As the chemicals are heated, they are forced up by the constantly sinking cold air, but by the time they’ve gotten a few inches away from the fuel source they’re moving too slowly to keep reacting, so the flame won’t go on forever, and it dies out at the top. These combined effects of gravity, cold air sinking and oxygen being sucked in, give us the familiar tear-drop shape of a controlled fire.
If you create a flame in a place where gravity isn’t behaving in the usual way however, it won’t be the usual shape. You can actually create spherical flames in a spaceship because the gravity is constantly changing direction as you move around the earth.
Why are fires hot?
Remember earlier when we said that when chemicals rearrange they often give out light? Well not all of that light is in the visible region. In fact, a huge amount of it comes out in the form of infra-red light, which our eyes can't see, but which cause molecules to vibrate. In other words, the chemical reactions in a fire tend to give out heat rays. These heat rays transfer energy from the chemical reaction to the surrounding molecules in a process called "radiation".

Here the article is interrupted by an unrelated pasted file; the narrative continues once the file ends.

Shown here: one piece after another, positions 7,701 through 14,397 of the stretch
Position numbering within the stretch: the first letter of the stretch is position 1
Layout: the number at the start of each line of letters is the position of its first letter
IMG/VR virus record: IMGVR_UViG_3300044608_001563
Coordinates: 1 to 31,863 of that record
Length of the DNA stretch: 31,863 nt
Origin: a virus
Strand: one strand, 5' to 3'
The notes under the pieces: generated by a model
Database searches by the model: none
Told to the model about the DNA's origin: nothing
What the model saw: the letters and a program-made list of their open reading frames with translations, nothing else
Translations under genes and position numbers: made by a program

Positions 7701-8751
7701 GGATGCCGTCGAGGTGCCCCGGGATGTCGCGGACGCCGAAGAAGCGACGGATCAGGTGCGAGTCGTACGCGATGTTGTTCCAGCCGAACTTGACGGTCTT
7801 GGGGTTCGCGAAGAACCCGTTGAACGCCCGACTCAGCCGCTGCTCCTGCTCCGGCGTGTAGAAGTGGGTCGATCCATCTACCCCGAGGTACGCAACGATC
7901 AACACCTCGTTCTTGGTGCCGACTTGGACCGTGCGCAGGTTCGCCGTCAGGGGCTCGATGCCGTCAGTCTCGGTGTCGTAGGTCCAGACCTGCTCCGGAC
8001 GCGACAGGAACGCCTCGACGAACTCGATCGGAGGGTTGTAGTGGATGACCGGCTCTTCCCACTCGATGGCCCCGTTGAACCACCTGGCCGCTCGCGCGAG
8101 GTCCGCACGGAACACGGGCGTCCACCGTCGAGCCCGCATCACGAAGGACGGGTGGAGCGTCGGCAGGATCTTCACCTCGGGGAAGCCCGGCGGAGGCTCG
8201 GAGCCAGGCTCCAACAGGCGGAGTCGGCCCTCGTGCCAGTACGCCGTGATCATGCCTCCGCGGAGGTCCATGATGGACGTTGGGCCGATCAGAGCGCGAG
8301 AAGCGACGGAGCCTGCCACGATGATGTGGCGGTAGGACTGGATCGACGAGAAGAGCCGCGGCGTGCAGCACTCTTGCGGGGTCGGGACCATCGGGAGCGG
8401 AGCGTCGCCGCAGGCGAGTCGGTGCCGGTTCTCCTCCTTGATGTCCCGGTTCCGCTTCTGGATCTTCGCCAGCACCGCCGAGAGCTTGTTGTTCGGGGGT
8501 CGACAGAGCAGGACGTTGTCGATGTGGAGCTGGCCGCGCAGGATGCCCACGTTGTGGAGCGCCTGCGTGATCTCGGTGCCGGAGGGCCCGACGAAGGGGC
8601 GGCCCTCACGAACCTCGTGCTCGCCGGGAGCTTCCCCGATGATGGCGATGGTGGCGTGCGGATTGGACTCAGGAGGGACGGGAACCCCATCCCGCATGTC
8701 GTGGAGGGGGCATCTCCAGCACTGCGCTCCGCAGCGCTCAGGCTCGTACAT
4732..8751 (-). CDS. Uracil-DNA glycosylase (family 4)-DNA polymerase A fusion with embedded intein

There's also the fact that particles in the fire are moving fast and battering into the surrounding air, making them move faster too. This hot air hits your hand and your skin absorbs the shock, which you interpret as heat. This process is either called convection or conduction (depending on circumstance).
Different chemicals will give out different amounts of energy when they react with oxygen, so different fuels will produce different flame temperatures. Jet fuel, for example, burns at around 800 degrees C, while an acetylene torch burns closer to 3,500 and a bunsen-burner flame at 1,500.
Why does water extinguish fires?
To stop a fire we’ve either got to remove the fuel, remove the oxygen, or stop the particles vibrating fast (cooling it down). If we put a lid over the flame or squish it between our fingers, we’re cutting out the air supply and removing the oxygen. You’d think, therefore, that water should keep a fire going because every water particle contains oxygen. But obviously the reverse is true for some reason.